Homeless assistance agencies in Miami to receive over $21 million
Amid an increase in homelessness since the COVID-19 pandemic, Miami-Dade County's Homeless Trust will receive over $21 million in federal funding over three years to find housing for people in need.
The U.S. Department of Housing and Urban Development (HUD) announced the grant this week outside Miami's Government Center, where dozens of homeless people sleep in the park, near the fountain and outside the center's doors.
The $21,214,474 grant comes from HUD's Continuum of Care Special Notice of Funding Opportunity competition, in which local governments and agencies submitted program proposals to receive funding for homeless service programs.
In total, HUD will administer $315 million in funding to organizations throughout the U.S. to deal with rural and "unsheltered" homelessness, meaning people living outside of shelters and on the street.
"The work that they're going to be doing will involve a broad array of stakeholders in efforts to reduce homelessness, advance equity, and use a housing-first approach to make sure that everyone can get access to the housing they need," said Marion McFadden, HUD's principal deputy assistant secretary for Community Planning and Development.
There to receive the oversized check from the federal agency on Thursday were Miami-Dade Mayor Daniella Levine Cava, members of the county commission and Homeless Trust Chairman Ron Book.
Unsheltered homelessness in the U.S. went up by 3.4% between 2020 and 2022, according to HUD's Annual Homeless Assessment Report. In Miami-Dade County, where rent prices and home values have skyrocketed since 2020, homelessness assistance agencies have struggled to keep up with rising demand.
Just a few steps away from the podium where government leaders waited to receive the funds, Lazaro Ramos watched the proceedings from his fountain-side seat next to the cardboard mat he uses for a bed..
Ramos says he has been living outside Government Center for the past two years, because he can no longer afford rent on his retirement check.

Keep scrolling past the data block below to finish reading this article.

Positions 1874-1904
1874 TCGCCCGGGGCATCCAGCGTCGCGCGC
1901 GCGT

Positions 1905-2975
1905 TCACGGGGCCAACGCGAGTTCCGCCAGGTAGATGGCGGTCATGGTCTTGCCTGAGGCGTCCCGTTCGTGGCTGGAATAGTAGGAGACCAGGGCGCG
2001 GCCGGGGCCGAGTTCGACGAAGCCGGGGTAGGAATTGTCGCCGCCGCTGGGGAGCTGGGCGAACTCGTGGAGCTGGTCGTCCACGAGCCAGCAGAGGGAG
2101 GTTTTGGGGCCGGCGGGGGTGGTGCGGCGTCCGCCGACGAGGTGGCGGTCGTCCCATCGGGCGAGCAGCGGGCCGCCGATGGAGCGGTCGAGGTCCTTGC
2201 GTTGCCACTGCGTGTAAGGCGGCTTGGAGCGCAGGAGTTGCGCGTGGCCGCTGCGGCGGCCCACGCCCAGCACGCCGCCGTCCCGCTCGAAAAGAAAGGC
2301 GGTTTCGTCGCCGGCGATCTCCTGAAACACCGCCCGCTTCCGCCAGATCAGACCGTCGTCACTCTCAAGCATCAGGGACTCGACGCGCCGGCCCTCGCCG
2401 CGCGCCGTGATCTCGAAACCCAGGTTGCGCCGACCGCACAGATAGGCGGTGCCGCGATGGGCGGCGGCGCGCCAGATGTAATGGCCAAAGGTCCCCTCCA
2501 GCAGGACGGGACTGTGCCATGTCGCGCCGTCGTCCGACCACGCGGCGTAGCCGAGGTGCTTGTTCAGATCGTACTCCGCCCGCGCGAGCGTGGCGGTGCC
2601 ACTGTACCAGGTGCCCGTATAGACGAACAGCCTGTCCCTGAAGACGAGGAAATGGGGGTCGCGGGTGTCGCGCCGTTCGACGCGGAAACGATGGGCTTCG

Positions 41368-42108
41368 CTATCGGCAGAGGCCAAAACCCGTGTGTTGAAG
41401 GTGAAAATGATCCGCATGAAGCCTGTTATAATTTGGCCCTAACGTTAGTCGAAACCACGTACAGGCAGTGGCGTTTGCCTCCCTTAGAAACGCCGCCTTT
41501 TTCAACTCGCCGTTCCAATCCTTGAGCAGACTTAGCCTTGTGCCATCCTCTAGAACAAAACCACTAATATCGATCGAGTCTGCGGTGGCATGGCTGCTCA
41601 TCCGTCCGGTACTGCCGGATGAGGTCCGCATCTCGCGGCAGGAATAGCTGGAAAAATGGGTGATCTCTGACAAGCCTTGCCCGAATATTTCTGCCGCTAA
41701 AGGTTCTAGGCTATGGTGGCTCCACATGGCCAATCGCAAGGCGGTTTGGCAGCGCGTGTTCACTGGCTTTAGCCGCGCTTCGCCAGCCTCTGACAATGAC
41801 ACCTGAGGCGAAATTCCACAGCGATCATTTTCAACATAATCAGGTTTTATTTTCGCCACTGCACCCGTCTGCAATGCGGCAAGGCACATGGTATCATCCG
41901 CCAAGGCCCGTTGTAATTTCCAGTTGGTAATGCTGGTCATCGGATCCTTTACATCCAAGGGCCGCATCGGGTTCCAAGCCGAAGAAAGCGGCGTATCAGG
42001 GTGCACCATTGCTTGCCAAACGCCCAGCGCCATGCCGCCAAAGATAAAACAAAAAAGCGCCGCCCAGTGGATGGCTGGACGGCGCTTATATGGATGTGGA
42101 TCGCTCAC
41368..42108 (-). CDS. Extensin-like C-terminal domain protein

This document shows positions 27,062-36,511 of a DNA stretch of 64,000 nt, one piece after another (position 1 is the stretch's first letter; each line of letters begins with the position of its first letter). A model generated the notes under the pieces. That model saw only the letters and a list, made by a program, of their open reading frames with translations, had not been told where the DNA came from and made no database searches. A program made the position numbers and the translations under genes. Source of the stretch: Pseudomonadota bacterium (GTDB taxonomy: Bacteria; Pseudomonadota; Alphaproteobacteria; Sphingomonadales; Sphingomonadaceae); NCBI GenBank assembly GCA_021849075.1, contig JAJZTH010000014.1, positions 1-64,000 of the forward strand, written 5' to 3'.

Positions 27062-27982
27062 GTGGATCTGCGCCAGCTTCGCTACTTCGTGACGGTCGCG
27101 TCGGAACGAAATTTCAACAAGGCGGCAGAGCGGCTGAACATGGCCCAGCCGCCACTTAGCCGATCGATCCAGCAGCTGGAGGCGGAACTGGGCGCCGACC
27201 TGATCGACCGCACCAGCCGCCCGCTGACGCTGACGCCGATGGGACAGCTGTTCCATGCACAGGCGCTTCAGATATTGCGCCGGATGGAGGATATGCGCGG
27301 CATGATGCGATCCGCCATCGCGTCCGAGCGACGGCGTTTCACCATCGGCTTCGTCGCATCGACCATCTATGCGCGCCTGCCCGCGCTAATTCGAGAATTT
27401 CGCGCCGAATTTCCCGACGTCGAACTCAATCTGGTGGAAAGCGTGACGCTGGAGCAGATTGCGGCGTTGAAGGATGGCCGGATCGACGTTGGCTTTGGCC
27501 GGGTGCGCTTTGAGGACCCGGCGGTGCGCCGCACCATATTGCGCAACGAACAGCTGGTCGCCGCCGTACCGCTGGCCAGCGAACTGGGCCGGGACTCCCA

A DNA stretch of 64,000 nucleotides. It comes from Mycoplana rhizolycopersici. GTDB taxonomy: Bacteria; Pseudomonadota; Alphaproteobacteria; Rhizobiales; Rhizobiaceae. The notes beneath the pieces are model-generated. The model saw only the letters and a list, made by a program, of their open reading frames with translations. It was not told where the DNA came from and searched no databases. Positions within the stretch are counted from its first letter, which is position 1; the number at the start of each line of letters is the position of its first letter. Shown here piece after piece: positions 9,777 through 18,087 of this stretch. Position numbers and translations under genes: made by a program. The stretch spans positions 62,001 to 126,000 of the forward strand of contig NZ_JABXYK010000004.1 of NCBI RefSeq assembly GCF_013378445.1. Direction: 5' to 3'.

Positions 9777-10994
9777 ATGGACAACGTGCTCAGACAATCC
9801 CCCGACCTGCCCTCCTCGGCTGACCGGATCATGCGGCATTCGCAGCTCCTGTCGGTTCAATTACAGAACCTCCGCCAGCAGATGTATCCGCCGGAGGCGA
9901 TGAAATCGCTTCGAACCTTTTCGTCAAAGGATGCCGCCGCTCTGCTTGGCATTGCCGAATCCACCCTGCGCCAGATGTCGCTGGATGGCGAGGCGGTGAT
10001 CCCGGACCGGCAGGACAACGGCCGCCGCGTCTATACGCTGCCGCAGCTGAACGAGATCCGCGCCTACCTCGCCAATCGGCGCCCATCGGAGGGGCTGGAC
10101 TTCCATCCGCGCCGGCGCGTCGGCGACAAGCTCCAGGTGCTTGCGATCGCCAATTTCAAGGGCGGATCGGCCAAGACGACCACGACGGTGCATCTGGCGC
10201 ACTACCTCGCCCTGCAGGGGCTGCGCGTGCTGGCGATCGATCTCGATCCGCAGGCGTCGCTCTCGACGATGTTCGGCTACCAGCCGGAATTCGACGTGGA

"It suits the local government to have us out here on the streets, because then they get money for the federal government," Ramos told WLRN in Spanish before the press conference.
Hilda Fernandez, CEO of nonprofit Camillus House, came up to Ramos and gave him the phone number and address to Camillus House, where he can get a shower and start the process to enter shelter and housing.
Fernandez said the pipeline for homeless assistance has been blocked by the housing crisis in Miami-Dade County.
"The system is clogged. People are taking longer than they should to move out of shelters into their own housing because they cannot find housing reachable based on their means," Fernandez told WLRN.
The HUD funding will go to the Homeless Trust, which is the fiduciary for any funds going towards homeless services in the county, meaning they disburse money to other local agencies such as Camillus House. The Homeless Trust also recently received a one-time $25 million payment from the county's general fund in the 2023 budget cycle.
Book, the Homeless Trust Chairman, said the funding will fund additional shelter beds and purchase buildings to provide permanent housing for the county's homeless residents.
Fernandez said Camillus House will receive a little over $12 million of the HUD money to fund initiatives such as vouchers for subsidized housing and additional units of permanent supportive housing, in which the nonprofit and other agencies provide counseling to help chronically homeless people stay off the streets.
"This will allow us to serve another 125 people in permanent housing with rent assistance and more importantly, with services so that once we place them into housing, we can help keep them housed so they don't reenter the system of care," Fernandez said.
Camillus House is also working on a new shared housing model, in which homeless people will live in a multi-bedroom apartment with a shared living space owned by the nonprofit. Fernandez said the nonprofit is looking to expand the model into South Dade.